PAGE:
Rice milk is relatively inexpensive and made by combining partially milled rice and water. Although it has a sweet flavor, it offers little in the way of nutrition (low in protein!) compared to other types of mylk. Moreover, it produces more greenhouse gas emissions than any other mylk.

Nutrition info for 1 cup:

90 to 130 calories, 1 gram protein, 2 to 2.5 grams fat, and 30% of the recommended daily intake of calcium.

Coconut milk

Most of the calories in unsweetened coconut milk are from lauric acid, a saturated fat that is touted for its ability to raise HDL (good) cholesterol. This makes its fat “less bad” than other saturated fats. Fat content aside, coconut milk is lacking in protein.

If you’re someone who enjoys a fuller fat, super creamy milk experience, this alternative may be right for you. However, it is not recommended to consume coconut milk like dairy milk – rather, it should be considered more like a substitute for cream.

Nutrition info for 1 cup: 445 calories, 4 grams of protein; 48 grams of fat, and 4% of the recommended daily intake for calcium.

The bottom line:

Dairy products – even full-fat versions – can be a healthy part of a balanced diet, albeit some people may not want to overdo it on high-calorie, high-fat cow’s milk. Consumers should know how popular milk substitutes compare in order to make informed choice for the health of their families and the planet.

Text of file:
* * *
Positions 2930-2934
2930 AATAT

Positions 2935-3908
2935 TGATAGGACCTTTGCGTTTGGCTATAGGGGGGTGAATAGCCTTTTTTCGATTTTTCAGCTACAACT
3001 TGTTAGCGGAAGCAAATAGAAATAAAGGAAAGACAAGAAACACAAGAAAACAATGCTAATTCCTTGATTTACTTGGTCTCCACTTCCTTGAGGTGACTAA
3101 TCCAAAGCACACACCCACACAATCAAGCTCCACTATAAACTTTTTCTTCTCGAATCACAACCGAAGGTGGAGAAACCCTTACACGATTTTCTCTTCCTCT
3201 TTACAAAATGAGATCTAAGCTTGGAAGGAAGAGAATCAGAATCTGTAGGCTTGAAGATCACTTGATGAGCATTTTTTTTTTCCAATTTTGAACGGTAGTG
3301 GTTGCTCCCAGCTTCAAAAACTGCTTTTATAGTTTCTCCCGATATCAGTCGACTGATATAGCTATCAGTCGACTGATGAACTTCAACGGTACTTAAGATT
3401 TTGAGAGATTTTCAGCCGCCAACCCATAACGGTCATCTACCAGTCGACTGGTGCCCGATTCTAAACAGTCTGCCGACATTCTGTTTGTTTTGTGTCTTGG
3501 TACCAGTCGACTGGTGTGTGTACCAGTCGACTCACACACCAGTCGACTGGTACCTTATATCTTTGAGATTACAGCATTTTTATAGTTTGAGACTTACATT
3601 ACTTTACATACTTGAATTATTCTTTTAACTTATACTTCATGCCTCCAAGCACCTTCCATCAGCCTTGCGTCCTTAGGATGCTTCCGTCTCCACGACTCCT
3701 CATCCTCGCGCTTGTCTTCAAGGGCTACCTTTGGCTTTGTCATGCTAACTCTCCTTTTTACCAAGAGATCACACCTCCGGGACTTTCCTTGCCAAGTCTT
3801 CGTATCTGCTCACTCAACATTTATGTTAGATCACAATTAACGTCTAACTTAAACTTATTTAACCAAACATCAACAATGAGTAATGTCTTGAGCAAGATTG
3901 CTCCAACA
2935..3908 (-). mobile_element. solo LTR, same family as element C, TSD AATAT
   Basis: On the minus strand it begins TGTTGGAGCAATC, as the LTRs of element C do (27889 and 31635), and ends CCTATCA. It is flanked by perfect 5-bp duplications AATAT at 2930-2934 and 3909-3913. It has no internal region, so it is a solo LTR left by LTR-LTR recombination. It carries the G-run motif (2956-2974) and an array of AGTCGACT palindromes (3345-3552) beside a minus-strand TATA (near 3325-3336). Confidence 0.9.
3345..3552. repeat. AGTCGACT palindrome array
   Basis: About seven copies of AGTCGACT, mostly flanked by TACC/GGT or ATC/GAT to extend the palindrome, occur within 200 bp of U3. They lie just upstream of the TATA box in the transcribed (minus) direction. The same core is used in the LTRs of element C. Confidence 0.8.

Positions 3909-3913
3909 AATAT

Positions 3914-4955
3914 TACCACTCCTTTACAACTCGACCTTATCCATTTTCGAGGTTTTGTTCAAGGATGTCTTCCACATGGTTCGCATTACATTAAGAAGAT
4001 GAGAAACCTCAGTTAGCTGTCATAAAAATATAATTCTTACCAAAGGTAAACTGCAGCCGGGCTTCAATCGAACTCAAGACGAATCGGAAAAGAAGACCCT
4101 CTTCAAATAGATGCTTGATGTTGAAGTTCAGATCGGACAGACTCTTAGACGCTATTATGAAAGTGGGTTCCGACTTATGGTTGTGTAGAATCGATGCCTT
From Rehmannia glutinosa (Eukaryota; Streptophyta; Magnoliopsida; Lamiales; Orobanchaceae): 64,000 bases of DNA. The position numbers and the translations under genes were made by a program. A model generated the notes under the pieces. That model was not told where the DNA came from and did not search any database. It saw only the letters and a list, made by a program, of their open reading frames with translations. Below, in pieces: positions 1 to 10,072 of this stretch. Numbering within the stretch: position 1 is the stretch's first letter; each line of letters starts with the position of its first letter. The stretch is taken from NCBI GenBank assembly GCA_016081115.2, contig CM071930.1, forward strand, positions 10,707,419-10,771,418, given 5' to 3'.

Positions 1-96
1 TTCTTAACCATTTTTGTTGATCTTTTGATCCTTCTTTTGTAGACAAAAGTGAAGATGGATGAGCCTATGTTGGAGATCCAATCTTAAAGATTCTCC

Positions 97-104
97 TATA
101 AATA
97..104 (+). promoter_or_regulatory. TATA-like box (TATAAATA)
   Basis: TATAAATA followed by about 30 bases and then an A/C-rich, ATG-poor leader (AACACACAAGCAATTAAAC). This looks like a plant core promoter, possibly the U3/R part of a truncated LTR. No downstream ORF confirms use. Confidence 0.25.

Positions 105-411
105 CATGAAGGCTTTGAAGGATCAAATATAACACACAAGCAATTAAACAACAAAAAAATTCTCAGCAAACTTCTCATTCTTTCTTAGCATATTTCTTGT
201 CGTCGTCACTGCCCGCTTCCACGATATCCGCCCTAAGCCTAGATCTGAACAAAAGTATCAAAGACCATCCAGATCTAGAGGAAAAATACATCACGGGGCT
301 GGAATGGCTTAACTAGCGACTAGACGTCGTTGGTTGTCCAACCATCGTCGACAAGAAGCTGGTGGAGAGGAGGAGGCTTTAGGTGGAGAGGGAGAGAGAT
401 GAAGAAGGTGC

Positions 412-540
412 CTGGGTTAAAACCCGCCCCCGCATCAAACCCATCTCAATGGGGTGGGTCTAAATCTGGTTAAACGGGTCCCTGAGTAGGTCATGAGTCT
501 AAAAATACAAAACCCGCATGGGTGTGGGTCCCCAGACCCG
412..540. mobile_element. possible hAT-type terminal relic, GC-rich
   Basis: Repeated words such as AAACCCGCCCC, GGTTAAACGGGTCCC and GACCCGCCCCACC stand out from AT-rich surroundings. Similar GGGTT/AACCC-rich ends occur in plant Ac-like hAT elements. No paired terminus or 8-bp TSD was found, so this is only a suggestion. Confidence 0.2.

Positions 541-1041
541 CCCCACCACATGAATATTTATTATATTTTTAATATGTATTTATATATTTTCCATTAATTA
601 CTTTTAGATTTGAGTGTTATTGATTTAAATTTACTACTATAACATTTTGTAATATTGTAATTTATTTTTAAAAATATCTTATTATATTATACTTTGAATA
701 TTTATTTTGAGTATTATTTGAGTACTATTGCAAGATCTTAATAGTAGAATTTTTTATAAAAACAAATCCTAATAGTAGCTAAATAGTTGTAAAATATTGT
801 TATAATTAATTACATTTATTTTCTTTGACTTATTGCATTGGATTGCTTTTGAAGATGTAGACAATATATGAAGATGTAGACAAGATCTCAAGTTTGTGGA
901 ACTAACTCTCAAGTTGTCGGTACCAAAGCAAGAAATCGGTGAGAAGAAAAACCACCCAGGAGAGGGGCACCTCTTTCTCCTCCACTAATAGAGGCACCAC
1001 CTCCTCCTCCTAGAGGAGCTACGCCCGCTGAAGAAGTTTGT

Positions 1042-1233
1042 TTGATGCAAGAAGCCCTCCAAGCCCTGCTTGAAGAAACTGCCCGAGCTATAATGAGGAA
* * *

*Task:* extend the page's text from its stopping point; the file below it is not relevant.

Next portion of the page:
People who opt for plant-based milk products should be aware of the missing calories, macronutrients, minerals, and vitamins that are abundant in cow’s milk and be sure to make up for these nutrients in other areas of their diet.

Last but not least, with  so many brands and varieties – sweetened, unsweetened, fortified, flavored, and more – in order to get the final word on how one type compares to another, you’ll have to really read the label.

About the Author

Michelle is a Registered Dietitian (MSc.), nutrition educator, media personality, and the founder of NUTRILICIOUS, a B2B nutrition consultancy and communications company that aspires to inspire millions across Asia to eat their way to healthier and happier lives. Michelle and her team passionately motivate all audiences to Eat Whole, Train Smart, Live Full and deliver science-based nutrition information in fun and “digestible” ways. As an avid runner and obsessive home baker, she appreciates and prioritizes balance in all areas of life. “Change the world, One bite at a time.”

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Header image by Crissy Jarvis on Unsplash.